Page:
After a break for the holidays, we are back on the farm to apply a weeks worth of knowledge development to a real life case study. We are creating a Permaculture Farm Design for the future of Taino Farm.

With a head full of permaculture principles and various new theories and practices, I am starting to see how different areas of the farm will develop and how we will grow into the project that we dream to be.

design team

The envisioning process involves very high tech devices (joke). Get your pencils out ladies and gents! its time to go back to grade school 🙂

So what is it that Taino Farms aspires to be? The answer to that question is evolving. It changes with the seasons and with the people that influence us here. One of the attitudinal Permaculture principles says to seek the least amount of change for the greatest effect. To me that means “working with what you’ve got”.

And what have we got? We have a beautiful location on the river with the ability to house workers and tourists alike. We have an abundance of tropical fruit and a good water source. We also have the infrastructure in place to raise poultry, goats, and bees. Our nursery is always brimming with rare tropical trees and plants because we’re obsessed with making cuttings and saving seeds.

So in the near future what can you expect to see from Taino? Here’s an idea:

  • Honey
  • Hot salsa
  • Tropical fruits
  • Salad ingredients
  • Dairy (Cheese, yogurt, eggs)

We have all of those things already started on our farm, so it’s just a matter of getting slightly higher yields and producing the end products. As Victor, our head farmer says, we’ll get it done, little by little, every day (except he speaks Spanish, so its actually poco de poco, todos de los dias)

farm

Morning View

We are always guided by our vision, which is “to live and promote a lifestyle that is sustainable for our environment and our bodies. To foster growth in our community, environment, and society harmoniously with the existing ecosystems and cultures.”

If you’re interested to learn more about what’s going on at Taino Farm, or would like to take an educational tour, or a recreational river float, contact monica@ecabarete.com for more details. We love to share our knowledge, and are friendly to big groups. Ask about the Dominican lunch that can be included in your experience, or resources on organic gardening and permaculture.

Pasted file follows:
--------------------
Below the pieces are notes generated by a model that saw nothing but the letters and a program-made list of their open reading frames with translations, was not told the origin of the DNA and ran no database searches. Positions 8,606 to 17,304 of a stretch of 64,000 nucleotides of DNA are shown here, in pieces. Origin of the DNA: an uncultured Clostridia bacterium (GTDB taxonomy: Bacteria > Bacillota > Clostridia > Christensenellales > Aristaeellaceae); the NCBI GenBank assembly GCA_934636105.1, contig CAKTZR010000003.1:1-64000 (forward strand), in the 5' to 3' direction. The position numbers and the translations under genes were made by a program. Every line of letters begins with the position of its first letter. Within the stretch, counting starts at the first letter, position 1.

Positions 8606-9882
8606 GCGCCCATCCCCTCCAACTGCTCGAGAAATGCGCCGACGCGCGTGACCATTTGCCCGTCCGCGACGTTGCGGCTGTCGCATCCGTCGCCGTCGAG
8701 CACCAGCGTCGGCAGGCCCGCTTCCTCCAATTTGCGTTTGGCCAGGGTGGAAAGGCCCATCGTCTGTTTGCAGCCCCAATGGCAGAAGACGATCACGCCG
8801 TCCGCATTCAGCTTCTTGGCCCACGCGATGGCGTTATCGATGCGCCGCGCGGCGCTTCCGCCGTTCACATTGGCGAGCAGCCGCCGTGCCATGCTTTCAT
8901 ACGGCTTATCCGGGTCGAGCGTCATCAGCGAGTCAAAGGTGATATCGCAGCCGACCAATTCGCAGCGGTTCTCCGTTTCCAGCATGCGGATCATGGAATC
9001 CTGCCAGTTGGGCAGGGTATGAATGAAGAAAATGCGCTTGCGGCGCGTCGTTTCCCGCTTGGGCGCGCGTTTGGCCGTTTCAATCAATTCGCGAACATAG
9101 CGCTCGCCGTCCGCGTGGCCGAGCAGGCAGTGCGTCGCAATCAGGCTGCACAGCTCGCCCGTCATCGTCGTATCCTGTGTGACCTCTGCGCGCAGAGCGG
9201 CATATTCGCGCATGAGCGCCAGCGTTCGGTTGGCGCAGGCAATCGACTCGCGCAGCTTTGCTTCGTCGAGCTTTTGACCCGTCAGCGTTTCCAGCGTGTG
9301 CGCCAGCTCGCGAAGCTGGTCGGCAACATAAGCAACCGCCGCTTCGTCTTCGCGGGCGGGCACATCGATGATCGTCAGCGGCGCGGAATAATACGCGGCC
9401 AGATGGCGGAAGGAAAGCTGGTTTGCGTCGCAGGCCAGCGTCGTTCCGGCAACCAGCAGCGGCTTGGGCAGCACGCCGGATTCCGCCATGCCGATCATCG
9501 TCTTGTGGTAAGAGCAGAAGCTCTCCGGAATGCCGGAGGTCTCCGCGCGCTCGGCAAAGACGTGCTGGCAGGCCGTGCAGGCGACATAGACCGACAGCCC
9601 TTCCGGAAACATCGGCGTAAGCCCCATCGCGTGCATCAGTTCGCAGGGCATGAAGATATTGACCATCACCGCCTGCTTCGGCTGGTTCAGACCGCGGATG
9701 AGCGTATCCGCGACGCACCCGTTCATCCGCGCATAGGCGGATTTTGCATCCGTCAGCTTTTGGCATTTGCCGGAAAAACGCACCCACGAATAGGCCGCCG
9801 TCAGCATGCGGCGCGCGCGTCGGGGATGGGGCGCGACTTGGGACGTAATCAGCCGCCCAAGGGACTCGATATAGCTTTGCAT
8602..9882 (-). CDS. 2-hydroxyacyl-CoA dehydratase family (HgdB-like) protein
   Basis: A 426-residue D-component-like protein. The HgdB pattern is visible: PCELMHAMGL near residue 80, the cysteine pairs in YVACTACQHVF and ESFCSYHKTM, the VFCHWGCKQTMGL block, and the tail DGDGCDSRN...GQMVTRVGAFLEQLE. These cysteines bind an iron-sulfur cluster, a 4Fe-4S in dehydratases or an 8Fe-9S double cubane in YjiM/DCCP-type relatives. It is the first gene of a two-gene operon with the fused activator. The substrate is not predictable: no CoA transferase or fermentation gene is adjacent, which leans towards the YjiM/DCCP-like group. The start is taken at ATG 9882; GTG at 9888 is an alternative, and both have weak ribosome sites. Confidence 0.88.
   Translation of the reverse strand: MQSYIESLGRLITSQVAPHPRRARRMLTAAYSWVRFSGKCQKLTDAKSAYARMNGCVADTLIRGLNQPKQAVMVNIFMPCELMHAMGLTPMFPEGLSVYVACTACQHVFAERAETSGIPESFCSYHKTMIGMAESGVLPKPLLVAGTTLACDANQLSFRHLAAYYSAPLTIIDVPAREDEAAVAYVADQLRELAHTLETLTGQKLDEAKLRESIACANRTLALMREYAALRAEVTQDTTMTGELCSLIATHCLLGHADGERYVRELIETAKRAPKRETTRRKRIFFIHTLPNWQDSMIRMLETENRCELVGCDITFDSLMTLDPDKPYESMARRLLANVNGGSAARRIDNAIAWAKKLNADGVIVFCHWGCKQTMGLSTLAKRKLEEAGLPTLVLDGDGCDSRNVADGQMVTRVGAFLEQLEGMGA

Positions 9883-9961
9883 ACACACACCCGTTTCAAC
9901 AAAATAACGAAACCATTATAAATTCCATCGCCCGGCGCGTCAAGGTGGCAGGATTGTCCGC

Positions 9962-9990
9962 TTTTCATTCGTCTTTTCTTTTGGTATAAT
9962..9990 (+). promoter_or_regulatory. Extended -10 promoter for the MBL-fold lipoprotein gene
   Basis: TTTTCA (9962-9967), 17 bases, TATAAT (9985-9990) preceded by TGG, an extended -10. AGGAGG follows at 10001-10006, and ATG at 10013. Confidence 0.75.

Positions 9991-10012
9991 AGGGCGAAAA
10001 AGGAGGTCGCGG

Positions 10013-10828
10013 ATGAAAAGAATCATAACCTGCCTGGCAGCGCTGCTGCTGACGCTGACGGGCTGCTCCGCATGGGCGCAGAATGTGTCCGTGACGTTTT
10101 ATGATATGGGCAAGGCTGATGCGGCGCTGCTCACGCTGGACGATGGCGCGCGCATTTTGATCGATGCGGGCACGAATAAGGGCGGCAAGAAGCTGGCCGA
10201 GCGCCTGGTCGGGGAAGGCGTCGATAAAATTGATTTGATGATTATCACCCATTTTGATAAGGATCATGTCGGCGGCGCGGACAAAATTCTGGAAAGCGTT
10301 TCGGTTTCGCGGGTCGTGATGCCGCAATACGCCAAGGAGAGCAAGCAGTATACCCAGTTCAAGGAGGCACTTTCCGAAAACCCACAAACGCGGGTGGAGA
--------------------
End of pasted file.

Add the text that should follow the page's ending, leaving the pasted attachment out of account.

How to get here? Check out our map with directions.

So We’ve just finished our week of intensive permaculture learning. At the start of the week, I never thought that I would learn so much, become so dirty, eat so much good food, and make the amazing friends that I did.

 

Some of The Team

A great group!

The most surprising part though, is how I look at plants now. Walking down the street, there is no longer just a sea of green in front of my eyes. I see each plant as an individual element in a complex ecosystem. Each of these elements performs many functions, and I find myself listing them off in my brain, logging away questions to research later. The other night – out for drinks with a friend I ended up scurrying around the base of a large Ficus tree looking up into the big leaves under the guise of the night sky. I could see bats fluttering in and out of this tree and I wanted to get an ID on it. Bats eat mosquitoes, mosquitoes eat us. Therefore I want what type of tree this was in order to kill off our teeny tiny predators. I picked some of the leaves and some of the fruit and brought them back so Doug could tell me what type of plant it was.

 

tree

Tree!

Making this kind of mental shift is exactly what Doug wanted us to get out of the course. All the nitty gritty soil biology, plant names, and nutrient information can be looked up at the crack of a laptop. The fundamental concept of biodiversity, harmony, patterns, and improving efficiency are what we really needed to take away from the course.

 

The week was dedicated to learning these theories, then applying them out on the farm. Breaking the earth and really getting in there, the plants and the dirt almost seem to talk back to me, reinstating their intentions and their roles. My mind made connections between the slide shows and the techniques we learned outside. Plant propagation, worm bins, hot composts, swales, sheet mulching, chop ‘n drop, nitrogen fixing … these are all a part of our vocabulary now.

digging and planting

getting our hands dirty planting a banana circle

I wont go into the details of everything I learned, because I’ve written about it already below, and Doug’s educational permaculture site also contains everything you need to know. But I will give a nice big e-hug to everyone who came together to make this experience possible: Gandi, Victor, Nao, Doug, Robbie, Clare, Aurora, Nate-Dog, Kathryn, Justine, Estefani, and Patricia & Benajin – Thank-you all!

 

Check out more photos from the course on our facebook page!